November 14, 1858

in Thoreau’s Journal:

It is very cold and windy— Thermometer 26+.  I walk to Walden & andromeda ponds— It is all at once perfect winter. I walk on frozen ground 2/3 covered with a sugaring of dry snow—& this strong & cutting NW wind makes the oak leaves rustle drily enough to set your heart on edge—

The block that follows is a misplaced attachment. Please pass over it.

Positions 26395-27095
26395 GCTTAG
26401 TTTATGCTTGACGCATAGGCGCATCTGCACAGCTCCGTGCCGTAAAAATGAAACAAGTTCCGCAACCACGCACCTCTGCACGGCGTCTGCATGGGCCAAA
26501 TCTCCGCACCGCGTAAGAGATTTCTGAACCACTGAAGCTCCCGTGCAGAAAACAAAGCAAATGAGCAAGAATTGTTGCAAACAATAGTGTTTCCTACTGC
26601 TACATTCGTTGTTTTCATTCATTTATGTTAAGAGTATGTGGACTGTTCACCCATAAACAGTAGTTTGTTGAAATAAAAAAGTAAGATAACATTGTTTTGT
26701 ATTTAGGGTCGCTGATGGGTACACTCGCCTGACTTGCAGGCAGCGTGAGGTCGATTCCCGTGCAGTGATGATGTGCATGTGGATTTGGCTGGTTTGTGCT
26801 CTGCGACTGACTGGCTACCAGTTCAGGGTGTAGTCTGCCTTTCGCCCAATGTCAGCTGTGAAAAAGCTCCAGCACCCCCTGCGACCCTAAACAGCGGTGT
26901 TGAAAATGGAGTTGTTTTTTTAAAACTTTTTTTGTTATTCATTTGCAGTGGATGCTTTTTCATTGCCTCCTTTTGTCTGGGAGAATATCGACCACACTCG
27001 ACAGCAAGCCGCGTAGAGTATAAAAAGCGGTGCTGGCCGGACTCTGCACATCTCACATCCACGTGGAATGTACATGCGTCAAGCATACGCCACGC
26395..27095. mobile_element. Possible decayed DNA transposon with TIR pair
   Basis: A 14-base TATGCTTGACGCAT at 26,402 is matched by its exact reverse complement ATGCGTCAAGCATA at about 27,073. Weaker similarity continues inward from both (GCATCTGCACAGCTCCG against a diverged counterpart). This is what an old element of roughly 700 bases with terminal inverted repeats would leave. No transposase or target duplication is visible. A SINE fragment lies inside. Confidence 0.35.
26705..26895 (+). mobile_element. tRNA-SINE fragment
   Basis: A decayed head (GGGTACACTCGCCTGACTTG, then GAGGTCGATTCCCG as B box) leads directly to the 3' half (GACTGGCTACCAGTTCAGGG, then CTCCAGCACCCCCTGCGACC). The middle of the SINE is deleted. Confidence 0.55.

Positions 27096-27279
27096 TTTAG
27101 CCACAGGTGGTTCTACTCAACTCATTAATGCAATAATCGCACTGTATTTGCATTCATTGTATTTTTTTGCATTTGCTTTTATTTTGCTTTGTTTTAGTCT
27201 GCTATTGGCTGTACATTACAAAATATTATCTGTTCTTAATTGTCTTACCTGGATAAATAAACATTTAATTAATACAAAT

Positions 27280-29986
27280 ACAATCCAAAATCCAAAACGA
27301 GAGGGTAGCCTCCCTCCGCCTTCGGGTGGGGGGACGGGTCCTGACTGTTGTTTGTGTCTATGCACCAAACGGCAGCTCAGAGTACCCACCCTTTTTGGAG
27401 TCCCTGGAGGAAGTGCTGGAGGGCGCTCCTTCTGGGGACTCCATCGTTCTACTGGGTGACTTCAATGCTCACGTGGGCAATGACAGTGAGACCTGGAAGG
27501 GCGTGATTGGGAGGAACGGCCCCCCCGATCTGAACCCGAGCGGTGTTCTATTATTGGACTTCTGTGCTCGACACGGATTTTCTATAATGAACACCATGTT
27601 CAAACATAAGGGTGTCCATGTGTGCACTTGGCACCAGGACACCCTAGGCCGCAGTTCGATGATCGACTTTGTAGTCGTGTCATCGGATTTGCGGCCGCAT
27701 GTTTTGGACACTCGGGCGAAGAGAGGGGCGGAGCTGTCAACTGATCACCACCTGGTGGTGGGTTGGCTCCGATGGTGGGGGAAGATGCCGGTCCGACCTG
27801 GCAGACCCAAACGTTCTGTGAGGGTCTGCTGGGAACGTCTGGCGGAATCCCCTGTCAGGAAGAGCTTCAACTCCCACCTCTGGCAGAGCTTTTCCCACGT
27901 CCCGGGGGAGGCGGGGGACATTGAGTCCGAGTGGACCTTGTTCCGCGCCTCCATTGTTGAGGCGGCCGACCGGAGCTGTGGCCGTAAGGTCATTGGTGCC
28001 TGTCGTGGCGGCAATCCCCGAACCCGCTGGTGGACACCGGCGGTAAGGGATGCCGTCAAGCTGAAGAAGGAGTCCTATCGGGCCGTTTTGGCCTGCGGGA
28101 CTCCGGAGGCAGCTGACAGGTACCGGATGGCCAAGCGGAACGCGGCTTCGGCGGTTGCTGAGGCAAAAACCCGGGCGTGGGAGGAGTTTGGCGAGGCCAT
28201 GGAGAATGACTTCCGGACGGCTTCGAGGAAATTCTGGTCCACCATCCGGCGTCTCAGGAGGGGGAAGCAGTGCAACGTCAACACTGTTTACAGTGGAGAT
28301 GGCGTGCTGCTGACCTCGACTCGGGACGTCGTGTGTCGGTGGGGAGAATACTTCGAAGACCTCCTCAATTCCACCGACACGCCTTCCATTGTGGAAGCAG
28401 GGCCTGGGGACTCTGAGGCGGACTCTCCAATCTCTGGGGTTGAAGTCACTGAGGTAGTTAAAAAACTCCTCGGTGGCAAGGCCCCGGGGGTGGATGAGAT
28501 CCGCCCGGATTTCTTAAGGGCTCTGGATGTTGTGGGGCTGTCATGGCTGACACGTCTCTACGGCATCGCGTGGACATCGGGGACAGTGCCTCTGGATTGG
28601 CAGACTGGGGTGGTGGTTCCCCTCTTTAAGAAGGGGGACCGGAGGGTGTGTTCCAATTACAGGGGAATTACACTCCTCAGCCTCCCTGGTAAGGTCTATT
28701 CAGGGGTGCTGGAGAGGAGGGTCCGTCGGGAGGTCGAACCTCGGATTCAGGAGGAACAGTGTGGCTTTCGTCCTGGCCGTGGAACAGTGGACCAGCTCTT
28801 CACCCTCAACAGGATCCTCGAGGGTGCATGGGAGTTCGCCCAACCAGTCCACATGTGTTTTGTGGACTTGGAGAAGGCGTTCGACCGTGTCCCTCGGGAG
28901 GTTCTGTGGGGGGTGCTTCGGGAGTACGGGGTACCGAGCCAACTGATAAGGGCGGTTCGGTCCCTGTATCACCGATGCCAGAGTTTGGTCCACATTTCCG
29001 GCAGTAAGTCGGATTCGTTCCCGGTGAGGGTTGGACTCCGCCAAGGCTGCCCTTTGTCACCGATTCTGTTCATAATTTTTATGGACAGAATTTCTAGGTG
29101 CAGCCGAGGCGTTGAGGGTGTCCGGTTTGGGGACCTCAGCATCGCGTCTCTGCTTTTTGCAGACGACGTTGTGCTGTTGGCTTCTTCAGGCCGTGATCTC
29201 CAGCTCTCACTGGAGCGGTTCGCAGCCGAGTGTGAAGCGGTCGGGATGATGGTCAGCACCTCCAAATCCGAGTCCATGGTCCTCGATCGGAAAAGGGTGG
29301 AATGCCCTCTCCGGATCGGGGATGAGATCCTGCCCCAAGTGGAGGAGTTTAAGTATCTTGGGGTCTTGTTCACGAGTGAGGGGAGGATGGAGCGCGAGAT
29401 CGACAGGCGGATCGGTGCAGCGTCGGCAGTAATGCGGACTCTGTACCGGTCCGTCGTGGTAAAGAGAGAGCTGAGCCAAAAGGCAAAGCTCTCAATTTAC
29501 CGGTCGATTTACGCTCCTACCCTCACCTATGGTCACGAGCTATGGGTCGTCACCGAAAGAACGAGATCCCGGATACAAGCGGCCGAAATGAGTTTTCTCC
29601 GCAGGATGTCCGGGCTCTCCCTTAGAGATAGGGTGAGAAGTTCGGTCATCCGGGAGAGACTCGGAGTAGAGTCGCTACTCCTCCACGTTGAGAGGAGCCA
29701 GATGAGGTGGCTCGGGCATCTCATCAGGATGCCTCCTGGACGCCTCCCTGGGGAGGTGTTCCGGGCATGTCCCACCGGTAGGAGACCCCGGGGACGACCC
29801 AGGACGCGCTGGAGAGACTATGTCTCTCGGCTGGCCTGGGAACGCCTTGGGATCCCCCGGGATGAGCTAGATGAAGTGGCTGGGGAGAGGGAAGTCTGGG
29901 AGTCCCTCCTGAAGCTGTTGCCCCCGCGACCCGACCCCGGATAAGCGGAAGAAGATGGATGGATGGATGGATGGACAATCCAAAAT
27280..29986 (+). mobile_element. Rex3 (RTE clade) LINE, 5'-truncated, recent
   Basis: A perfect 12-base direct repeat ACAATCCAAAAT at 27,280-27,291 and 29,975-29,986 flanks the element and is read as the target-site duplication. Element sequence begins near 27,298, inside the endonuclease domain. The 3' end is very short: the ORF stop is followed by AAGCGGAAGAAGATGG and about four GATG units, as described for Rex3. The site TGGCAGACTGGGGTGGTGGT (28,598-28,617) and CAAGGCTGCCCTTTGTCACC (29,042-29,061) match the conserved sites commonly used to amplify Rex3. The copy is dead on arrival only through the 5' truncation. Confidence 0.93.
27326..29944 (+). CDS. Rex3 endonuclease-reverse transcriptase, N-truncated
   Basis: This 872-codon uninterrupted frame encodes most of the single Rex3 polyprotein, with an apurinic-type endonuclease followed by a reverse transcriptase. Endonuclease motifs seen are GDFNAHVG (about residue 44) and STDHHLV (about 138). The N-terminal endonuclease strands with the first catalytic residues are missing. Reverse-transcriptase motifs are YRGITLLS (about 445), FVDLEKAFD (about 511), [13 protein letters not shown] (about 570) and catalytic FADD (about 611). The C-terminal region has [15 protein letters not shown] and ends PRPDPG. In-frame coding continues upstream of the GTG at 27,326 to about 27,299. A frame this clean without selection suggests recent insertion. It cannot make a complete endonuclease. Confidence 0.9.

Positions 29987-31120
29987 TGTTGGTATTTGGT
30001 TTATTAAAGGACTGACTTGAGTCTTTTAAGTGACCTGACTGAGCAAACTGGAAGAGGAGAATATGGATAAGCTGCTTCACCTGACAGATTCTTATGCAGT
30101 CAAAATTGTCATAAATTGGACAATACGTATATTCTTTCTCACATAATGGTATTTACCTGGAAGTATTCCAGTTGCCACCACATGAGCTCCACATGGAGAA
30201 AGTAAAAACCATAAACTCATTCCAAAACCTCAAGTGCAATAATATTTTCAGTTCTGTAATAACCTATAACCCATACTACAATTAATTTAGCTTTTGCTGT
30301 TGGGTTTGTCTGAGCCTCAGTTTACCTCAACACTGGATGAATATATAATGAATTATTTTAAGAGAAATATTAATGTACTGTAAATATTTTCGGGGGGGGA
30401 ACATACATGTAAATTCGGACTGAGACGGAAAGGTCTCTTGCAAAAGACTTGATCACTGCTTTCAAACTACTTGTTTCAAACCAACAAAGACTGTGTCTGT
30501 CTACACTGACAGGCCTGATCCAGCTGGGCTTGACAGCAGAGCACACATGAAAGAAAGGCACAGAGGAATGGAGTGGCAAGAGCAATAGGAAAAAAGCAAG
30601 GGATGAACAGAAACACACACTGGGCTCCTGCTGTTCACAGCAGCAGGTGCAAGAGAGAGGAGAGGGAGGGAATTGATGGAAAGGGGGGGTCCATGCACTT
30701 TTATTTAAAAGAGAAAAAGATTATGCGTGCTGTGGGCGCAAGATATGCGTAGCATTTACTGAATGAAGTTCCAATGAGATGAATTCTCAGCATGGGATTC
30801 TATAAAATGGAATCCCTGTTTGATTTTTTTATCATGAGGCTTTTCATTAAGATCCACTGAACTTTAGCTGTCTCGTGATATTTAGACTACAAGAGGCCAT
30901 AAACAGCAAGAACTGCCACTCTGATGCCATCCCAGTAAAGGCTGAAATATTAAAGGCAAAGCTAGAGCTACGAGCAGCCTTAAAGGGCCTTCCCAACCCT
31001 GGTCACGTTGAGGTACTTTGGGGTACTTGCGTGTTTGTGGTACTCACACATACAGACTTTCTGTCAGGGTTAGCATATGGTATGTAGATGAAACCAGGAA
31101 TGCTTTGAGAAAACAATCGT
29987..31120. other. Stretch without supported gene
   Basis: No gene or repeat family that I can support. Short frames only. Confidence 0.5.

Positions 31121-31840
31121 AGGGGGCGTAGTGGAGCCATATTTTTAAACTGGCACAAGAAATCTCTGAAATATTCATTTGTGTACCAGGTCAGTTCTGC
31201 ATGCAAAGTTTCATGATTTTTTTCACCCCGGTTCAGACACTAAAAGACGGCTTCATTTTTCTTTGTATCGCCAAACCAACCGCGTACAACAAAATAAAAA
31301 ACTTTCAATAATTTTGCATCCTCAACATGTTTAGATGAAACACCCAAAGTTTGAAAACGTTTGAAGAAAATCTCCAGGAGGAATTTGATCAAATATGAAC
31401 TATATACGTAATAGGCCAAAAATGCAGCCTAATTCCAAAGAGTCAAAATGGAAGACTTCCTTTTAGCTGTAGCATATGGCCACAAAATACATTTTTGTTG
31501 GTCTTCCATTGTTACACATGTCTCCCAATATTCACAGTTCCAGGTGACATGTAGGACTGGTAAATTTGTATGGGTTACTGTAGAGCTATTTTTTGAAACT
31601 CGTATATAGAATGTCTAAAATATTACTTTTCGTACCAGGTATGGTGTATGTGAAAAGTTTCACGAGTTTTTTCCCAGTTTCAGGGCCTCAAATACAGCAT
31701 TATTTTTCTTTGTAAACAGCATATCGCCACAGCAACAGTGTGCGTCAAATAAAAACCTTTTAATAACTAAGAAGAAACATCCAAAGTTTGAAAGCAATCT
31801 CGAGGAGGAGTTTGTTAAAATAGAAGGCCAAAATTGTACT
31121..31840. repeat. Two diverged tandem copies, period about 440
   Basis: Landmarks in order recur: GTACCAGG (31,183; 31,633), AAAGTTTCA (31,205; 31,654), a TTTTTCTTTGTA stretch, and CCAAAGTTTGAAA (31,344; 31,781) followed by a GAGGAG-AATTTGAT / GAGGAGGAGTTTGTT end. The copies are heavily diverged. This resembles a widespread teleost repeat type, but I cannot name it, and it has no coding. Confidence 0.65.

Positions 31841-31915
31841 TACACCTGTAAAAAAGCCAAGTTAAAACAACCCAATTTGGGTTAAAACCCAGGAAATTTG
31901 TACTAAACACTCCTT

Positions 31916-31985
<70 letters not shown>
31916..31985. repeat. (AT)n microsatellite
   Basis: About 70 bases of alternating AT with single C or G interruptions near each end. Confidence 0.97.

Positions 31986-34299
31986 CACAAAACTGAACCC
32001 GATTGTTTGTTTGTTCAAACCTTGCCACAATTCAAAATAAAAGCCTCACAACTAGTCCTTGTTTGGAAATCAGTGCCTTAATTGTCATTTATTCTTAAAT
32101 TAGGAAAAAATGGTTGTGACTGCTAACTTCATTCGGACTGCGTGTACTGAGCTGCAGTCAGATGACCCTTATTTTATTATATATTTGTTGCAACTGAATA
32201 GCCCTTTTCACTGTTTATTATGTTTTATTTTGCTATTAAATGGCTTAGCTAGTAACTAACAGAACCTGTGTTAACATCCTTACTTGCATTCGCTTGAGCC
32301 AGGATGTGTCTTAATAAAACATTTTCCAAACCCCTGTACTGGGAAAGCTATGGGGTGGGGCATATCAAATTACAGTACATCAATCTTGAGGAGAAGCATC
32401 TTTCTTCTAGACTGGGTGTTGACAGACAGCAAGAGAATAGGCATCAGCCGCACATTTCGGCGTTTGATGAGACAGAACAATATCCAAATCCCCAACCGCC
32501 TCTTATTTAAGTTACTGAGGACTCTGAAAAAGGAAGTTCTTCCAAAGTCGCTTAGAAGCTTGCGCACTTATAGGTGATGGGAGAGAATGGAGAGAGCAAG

A great many  have fallen ever since the snow last evening.  Take a citizen into an oak sprout land out when there is a sugaring of dry snow—& a cold cutting N.W. wind rustles the leaves. A sympathetic shiver will seize him. He will know of no fire to warm his wits by. He has no pleasing pursuit to follow thro’ these difficulties—no trap to inspect—no chopping to do— Every resounding step on the frozen earth is a vain knocking at the door of what was lately genial Nature—his bountiful mother—now turned step mother— He is left out side to starve— The rustling leaves sound like the fierce breathing of an endless pack of wolves half famished from the north––impelled by hunger to seize him.